Make it memorable.
Does your class create memories?
Ask me that question and I’ll answer, “Well, sometimes… but not always.”
Some days my class totally rocks. Other days, it falls flat and I wonder why I ever started teaching in the first place. But in the midst of all that self-doubt, I don’t stop doing my job. I just get more creative.
And in those moments of creativity I realize how much I love teaching.
That’s because when I get more creative, I find ways to teach memorably, to provide lessons that achieve the learning objective AND linger in a student’s memory long after they graduate. In other words, I know they won’t remember the comma worksheet, but they WILL remember the Walden Pond cabin they designed… or the day they drew their backyard to discover ideas for a memoir… or the day they made a video of their grandmother reading a favorite poem.
And, for me, designing memorable lessons is fun and satisfying, especially when I’m able to share my stories and ideas with you so you too can realize — even at the end of a so-so day — how much you love teaching.
Here’s how my website can help you.
Let me be a resource for finding memorable teaching ideas that will…
- achieve student learning success
- revive your love of teaching
- boost your confidence
- energize your classroom
…because when you feel good about your teaching, you love your job more.
After all, knowing your lessons are benefitting your students — and most of all, demonstrating a love of learning — is the best way to take care of your teacher-self.
Running low on steam, but need a Chaucer lesson?
Need a new poetry idea?
Want a fun and effective way to teach a new vocabulary word?
Look no further than my search bar at the top of this page. Enter your keyword and see what you find.
With that said, know that this site is a potpourri of sorts for all things ELA. I teach, reflect, and then post about my teaching across all five of my class preps:
English III American Literature,
English IV British Literature,
In my 250-plus posts, you’ll find lessons on Beowulf, Walt Whitman’s Song of Myself, ekphrastic poetry, September 11, coffee cup lids (yes, that’s right), Articles of the Week, vocabulary, you name it …even how to teach seniors Braille.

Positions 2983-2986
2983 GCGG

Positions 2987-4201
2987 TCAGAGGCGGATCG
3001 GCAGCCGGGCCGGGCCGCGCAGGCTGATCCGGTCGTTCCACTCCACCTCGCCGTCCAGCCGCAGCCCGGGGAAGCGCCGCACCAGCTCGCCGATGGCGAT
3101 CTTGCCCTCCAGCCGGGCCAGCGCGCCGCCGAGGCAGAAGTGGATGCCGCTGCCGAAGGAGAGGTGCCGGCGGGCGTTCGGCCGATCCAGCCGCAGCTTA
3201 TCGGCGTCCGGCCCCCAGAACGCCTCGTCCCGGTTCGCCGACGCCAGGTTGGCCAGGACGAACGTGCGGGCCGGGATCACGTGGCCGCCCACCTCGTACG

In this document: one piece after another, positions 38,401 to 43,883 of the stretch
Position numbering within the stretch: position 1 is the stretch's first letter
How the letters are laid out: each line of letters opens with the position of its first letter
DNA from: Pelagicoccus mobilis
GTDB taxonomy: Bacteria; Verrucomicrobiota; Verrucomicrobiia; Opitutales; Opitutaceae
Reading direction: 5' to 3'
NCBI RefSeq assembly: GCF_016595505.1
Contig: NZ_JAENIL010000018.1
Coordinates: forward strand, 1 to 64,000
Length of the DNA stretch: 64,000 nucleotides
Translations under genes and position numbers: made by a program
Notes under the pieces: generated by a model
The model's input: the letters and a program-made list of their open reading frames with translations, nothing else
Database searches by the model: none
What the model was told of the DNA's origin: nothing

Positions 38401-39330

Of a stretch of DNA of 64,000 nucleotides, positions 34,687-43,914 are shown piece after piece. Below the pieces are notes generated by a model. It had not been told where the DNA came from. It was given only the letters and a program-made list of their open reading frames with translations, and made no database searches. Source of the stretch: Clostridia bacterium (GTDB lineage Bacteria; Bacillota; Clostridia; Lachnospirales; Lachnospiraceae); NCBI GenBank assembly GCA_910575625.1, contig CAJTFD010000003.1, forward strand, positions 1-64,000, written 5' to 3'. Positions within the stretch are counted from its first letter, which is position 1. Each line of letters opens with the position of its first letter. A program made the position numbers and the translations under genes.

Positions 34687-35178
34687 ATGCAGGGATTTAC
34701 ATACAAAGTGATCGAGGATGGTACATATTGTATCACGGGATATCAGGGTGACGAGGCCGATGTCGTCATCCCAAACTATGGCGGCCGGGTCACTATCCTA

So dare to love your job more! Bring more memory-making into your classes. It is my hope that my blog will help you do just that.
Making English class memorable is my goal as my students and I journey through ELA. I believe I can teach creatively and memorably AND prepare my students for college and career.ELA Brave and True | Marilyn Yung
Make it memorable.
Need a new poetry idea?
Enter your email in the space below and I’ll send you a handout (shown below) to show your students how to write Treasured Object poems, one of my favorite poetry activities.
Thanks for signing up!
Discovering our shared humanity, expressing our personalities, tapping our creativities, and digging for relevance in the texts we read and write.
That’s what ELA is about.
I’m interested in your story!
Please contact me to share the creative and memorable ways you’re teaching ELA to middle grade and high school students. I am especially interested in the following:
- memory-making poetry lessons and activities
- writing contests for middle school and high school students
- ways to combine visual and performing arts into reading and writing instruction
- American classics and diverse text pairings
- engaging, effective, and memorable writing lessons for middle and high school students
Use my contact page, email me at firstname.lastname@example.org, or leave a comment on any blog post.
Some Recent Posts
- A better Beowulf unit begins with Sutton HooWritten by Sam Knight and published in The New Yorker (August 9, 2019), this article is one of my all-time favorite contemporary texts to include in my Beowulf unit.
- My new high school poetry classFour weeks into the new school year, my new poetry class is quickly becoming my FAVORITE class of the day. Here’s what we’ve done so far… but know that we are just getting started, so stay tuned. Read on…
- A New Poem Activity for The WandererWhile our study of The Wanderer included some note-taking, reading the poem aloud, and completing a close-reading activity, I wanted us to go one step further to get more out of this beautiful verse. So when I read about something called the “Ubi sunt” motif present in The Wanderer, I took notice… especially when I considered how it might be a way for students to better connect personally to this poem.